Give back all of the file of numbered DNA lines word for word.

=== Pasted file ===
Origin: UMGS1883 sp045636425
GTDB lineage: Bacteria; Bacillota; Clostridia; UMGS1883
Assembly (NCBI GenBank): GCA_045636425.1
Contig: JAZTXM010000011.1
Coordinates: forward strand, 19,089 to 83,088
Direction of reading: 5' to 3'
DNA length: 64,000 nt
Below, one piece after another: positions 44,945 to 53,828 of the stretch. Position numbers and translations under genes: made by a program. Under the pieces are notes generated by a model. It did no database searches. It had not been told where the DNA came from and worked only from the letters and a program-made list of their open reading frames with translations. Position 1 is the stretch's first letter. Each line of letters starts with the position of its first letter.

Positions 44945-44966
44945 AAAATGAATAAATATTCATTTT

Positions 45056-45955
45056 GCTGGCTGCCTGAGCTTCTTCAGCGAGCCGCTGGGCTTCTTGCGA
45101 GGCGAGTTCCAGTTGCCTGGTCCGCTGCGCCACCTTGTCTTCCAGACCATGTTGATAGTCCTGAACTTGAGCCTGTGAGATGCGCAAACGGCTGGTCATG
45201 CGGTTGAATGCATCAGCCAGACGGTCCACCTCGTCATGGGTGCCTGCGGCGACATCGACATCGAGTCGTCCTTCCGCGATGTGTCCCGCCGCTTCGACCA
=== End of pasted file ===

Origin: UMGS1883 sp045636425
GTDB lineage: Bacteria; Bacillota; Clostridia; UMGS1883
Assembly (NCBI GenBank): GCA_045636425.1
Contig: JAZTXM010000011.1
Coordinates: forward strand, 19,089 to 83,088
Direction of reading: 5' to 3'
DNA length: 64,000 nt
Below, one piece after another: positions 44,945 to 53,828 of the stretch. Position numbers and translations under genes: made by a program. Under the pieces are notes generated by a model. It did no database searches. It had not been told where the DNA came from and worked only from the letters and a program-made list of their open reading frames with translations. Position 1 is the stretch's first letter. Each line of letters starts with the position of its first letter.

Positions 44945-44966
44945 AAAATGAATAAATATTCATTTT

Positions 45056-45955
45056 GCTGGCTGCCTGAGCTTCTTCAGCGAGCCGCTGGGCTTCTTGCGA
45101 GGCGAGTTCCAGTTGCCTGGTCCGCTGCGCCACCTTGTCTTCCAGACCATGTTGATAGTCCTGAACTTGAGCCTGTGAGATGCGCAAACGGCTGGTCATG
45201 CGGTTGAATGCATCAGCCAGACGGTCCACCTCGTCATGGGTGCCTGCGGCGACATCGACATCGAGTCGTCCTTCCGCGATGTGTCCCGCCGCTTCGACCA